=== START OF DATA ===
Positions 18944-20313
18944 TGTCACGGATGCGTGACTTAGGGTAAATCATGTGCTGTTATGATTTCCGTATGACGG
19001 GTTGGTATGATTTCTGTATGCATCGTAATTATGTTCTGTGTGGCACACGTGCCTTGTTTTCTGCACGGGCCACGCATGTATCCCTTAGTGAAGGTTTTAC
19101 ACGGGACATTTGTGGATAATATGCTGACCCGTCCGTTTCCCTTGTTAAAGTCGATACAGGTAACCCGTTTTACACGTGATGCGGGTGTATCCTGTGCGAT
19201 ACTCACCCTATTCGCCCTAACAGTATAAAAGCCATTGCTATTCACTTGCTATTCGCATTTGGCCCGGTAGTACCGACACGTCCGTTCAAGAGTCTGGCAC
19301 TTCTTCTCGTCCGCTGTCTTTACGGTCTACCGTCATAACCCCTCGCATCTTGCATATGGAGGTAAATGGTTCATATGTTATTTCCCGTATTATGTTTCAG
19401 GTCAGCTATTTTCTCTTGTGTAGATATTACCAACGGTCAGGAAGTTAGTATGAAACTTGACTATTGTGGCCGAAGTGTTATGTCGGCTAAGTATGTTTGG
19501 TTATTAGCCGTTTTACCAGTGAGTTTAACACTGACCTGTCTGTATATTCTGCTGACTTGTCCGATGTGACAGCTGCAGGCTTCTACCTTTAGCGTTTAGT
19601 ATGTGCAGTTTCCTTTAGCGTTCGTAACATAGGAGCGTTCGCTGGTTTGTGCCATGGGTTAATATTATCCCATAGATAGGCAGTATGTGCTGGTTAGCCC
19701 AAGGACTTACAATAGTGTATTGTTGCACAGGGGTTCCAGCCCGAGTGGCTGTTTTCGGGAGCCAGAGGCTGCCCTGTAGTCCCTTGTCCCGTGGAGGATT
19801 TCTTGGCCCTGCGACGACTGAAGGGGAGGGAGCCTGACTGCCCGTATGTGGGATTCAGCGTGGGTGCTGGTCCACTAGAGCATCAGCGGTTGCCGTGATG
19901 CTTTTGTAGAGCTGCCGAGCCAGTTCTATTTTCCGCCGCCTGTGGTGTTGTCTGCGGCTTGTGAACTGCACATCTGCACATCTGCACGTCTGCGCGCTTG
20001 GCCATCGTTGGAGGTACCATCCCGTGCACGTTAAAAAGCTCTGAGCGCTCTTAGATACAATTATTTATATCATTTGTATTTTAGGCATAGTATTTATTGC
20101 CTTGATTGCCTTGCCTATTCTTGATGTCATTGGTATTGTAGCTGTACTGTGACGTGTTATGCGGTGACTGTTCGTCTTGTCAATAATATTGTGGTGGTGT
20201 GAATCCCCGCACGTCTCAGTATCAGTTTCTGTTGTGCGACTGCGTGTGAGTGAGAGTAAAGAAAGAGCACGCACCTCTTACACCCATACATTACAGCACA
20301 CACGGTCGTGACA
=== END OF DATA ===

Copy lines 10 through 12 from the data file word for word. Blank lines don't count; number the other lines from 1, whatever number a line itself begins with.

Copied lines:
19701 AAGGACTTACAATAGTGTATTGTTGCACAGGGGTTCCAGCCCGAGTGGCTGTTTTCGGGAGCCAGAGGCTGCCCTGTAGTCCCTTGTCCCGTGGAGGATT
19801 TCTTGGCCCTGCGACGACTGAAGGGGAGGGAGCCTGACTGCCCGTATGTGGGATTCAGCGTGGGTGCTGGTCCACTAGAGCATCAGCGGTTGCCGTGATG
19901 CTTTTGTAGAGCTGCCGAGCCAGTTCTATTTTCCGCCGCCTGTGGTGTTGTCTGCGGCTTGTGAACTGCACATCTGCACATCTGCACGTCTGCGCGCTTG